Friday, June 11, 2010
Cerise Creek Fun and Pain
I had already been twice during May in this valley, located about 3 hours from Vancouver! I guess I have just fallen in love with this place, because of the beauty but also the protection it gets from the west as Matier and Joffre tend to block the clouds. This time, I wanted to climb Joffre via the Aussie Couloir. There had been several recent trip reports about this climb therefore I assumed that it was a good time to climb it. The group was really great, Len, Ben, Sarah (a fantastic Kayaking guide) and myself. The plan was for us to leave early Saturday morning for the Cerise Creek trailhead, sleep at the col and ascend Joffre early on the Sunday morning. Well I managed to pick up everyone on time. However the weather did not look promising and would probably slow us down. We made it in a fairly quick time to the trailhead, with of course a short stop at the Squamish Timmies. Immediately I noticed that the snow level had significantly dropped. We started off taking the usual winter-summer trail, but in the forest we decided to stay west of the Cerise Creek. When we hit the logging road, we put on the snowshoes and skis and started a short slog towards the summer trail, on the west side of the creek. However, I decided to have a look at the creek junction with the logging road, since maybe we could still take the winter trail. Unfortunately the creek was way too high for us to cross it and we didn’t feel like getting wet the first 2 hours of our week-end. Len and Ben had a hard time crossing some unsnowed waterbars as the skis were not helping at all. Once we got back into the forest, we realized that the summer trail was really not ready and we would have some difficult creek crossing. We had to cross a sketchy log bridge, that Len fantastically crossed with his skis on. After about an hour in the forest, Ben broke his tele ski binding, which we believed would significantly slow us down. However we managed to fix the problem with a strap, a nice MacGyver fix. We crossed the creek on a rather good snowbridge only to find out we had to cross another one a few meters later. By then we were back on the winter trail. We got through the forest and realized that it was not possible anymore to follow the winter route as the creek had opened up under the snow. At this point of the day, we had already hiked 4 hours although we had hoped to take only 2 hours to the hut. We went back into the forest, went up a steep slope to come back again to the creek. At one point, I felt that the east side of the creek would be the better way to the moraine. I crossed on a sketchy snowbridge, and just before shore, I went right through the bridge. Luckly, I had the reflex to fall forward, wich spread my weight on the bridge and prevented a total collapse. I followed the creek bank while the rest of the group was on the other side. At sufficient altitude I crossed back to the west side. We were finally at the moraine, after almost 6 hours of hiking. We realized that the Joffre attempt was too late to start and that we were too tired to go much further. We decided to camp right at the moraine. We setup camp quickly, and although it started to rain. We took the rope and went to train our mountaineering skills on the moraines`steep slope. Trained our crevasse rescue skills, our belaying skills, rappel, anchors, snow picket placement, etc. We hadn t climbed a summit or explored new places but we had some very useful time on the mountain. I realized that the snow pickets could not take much weight if they were not very deep into the snow.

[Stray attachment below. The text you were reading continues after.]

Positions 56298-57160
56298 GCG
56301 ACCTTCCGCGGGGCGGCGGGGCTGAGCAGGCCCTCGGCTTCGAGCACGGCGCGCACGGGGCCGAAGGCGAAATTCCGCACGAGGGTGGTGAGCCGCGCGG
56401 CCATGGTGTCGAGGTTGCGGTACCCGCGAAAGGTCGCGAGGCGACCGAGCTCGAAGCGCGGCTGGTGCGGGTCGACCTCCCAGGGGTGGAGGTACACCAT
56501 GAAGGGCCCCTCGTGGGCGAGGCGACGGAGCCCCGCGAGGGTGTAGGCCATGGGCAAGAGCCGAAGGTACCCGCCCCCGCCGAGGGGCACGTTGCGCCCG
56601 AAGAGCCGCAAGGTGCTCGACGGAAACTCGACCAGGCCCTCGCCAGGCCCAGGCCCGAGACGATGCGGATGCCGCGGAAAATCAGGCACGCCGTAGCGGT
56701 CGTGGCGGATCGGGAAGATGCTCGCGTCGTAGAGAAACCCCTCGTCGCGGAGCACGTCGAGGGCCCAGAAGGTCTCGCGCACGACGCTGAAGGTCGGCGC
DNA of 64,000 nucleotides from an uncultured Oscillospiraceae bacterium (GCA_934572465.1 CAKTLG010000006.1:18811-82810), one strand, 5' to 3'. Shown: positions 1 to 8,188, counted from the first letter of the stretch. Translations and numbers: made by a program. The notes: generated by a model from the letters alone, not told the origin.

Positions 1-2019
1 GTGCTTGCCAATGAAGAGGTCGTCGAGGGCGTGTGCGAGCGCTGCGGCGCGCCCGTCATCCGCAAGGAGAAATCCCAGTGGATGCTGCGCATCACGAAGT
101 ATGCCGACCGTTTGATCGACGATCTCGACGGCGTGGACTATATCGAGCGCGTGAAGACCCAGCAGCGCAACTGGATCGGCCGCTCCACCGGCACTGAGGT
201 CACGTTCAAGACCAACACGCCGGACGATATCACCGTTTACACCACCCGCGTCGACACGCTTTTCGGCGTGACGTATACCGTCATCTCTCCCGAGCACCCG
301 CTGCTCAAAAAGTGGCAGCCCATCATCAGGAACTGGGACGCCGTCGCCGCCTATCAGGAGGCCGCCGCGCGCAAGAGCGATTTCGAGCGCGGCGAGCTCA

We had a lot of fun running down the 45 degrees slope, with little risk. Sarah got to train her avalanche rescue skills.
We finally got very humid and decided to head back to our tents. After a good dinner we went to bed. I had one of my coldest nights this season. The air was not that cold but it was extremely humid. I kept waking up, bothered my the humidity chilling my bones.
The morning was actually pretty nice, a lot more sun and good views from around. We packed camp and made it out. Ben decided to carry his skis on his back. The way back was a little bit better than our way in although that we tried to cross another snowbridge. Len was successful with his skis, but when Ben tried, he went right through. He also managed to not fall in the creek, but when he pulled out his legs from the hole, we could see a very deep creek running very fast, a bit scary.
The way back took us only 4 hours and we tried to stay as much as possible on the winter trail. It was though a full summer trail through the clear cuts, no snow left at all.
It was really nice to hang out with my friends this week-end. We didn t do anything crazy but it was well worth it to enjoy Cerise Creek in somewhat “winter conditions” But I would really not recommend going there for the moment, it would suck...